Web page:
Mark Noble shares his story and tell us how he puts his creavitiy down to his dyslexia
Thursday 4 February 2021
“Sometimes it’s a blessing in disguise in that it can give you a creative edge.” Mark believes his dyslexia has given him deeper creativity, leading him to his greatest achievement so far - displaying his art at an exhibition in Westminster. Read Mark’s story and his advice to those that have also been diagnosed with dyslexia.
I was diagnosed in 2001. I was struggling with the ‘New Start Course’ at Strode College and discussed this with one of the managers there. I took part in a special assessment and was given the diagnosis shortly afterwards.
I find literacy and numeracy difficult. Some everyday activities like reading bus timetables can be very challenging. The positive thing is that I’m a creative and very visual person. I would say I’m observant and sensitive to light and colour. This helps enormously when studying/producing art.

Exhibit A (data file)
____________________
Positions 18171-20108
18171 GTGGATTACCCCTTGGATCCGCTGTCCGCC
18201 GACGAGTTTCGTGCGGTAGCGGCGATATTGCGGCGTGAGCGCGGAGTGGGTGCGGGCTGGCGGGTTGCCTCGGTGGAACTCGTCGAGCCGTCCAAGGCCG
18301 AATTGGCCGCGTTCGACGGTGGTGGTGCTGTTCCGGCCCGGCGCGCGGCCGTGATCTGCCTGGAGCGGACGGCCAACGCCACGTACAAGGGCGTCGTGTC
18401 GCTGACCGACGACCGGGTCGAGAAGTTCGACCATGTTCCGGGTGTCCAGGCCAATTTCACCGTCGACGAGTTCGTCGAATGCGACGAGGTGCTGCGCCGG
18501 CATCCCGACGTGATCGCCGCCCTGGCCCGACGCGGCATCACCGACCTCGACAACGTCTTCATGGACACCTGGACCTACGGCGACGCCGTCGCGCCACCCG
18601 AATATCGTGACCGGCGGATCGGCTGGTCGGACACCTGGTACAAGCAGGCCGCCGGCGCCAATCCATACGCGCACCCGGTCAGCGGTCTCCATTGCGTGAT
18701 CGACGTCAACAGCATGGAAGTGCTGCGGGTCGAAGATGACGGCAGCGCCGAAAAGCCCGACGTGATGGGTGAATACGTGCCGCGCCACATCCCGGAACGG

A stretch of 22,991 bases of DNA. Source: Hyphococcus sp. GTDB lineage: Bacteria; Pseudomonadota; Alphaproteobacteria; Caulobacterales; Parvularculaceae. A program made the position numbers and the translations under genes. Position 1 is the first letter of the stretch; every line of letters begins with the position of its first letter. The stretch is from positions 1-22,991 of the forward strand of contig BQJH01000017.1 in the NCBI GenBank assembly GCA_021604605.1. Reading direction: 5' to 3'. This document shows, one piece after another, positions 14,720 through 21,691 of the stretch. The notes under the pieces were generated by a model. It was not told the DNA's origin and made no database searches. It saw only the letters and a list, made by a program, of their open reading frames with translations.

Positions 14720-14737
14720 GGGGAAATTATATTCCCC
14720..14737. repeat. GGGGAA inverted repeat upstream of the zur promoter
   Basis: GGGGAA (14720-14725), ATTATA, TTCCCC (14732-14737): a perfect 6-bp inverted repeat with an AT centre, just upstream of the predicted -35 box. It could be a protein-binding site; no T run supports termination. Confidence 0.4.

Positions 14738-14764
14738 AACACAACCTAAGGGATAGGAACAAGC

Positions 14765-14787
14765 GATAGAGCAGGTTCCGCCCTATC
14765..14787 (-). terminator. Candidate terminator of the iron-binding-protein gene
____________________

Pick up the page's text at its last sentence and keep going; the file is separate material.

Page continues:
I have received lots of support and understanding from family and friends. Charities like SANE have helped me creatively. Students from Bath Spa and Strode College have also been supportive.
One of my biggest achievements was being selected by the government to display art at an exhibition in Westminster, celebrating the 40th Anniversary of the Disability Rights Act. I’m also proud of the fact that I’ve raised money at exhibitions/arts events for charities such as Children’s World and SANE.
My advice for someone who has recently been diagnosed with dyslexia:
Try to get as much support as possible – don’t be shy. Research different charities, be inspired, be creative and most importantly, don’t let it get you down! Technology really helps too, for example, text to speech services, audio books and so on.
Sometimes it’s a blessing in disguise in that it can give you a creative edge. You can learn to work and live with it. Some of the world’s greatest minds have been diagnosed with dyslexia: Einstein, Walt Disney, Stephen Fry, Jackie Stewart and Richard Branson to name a few.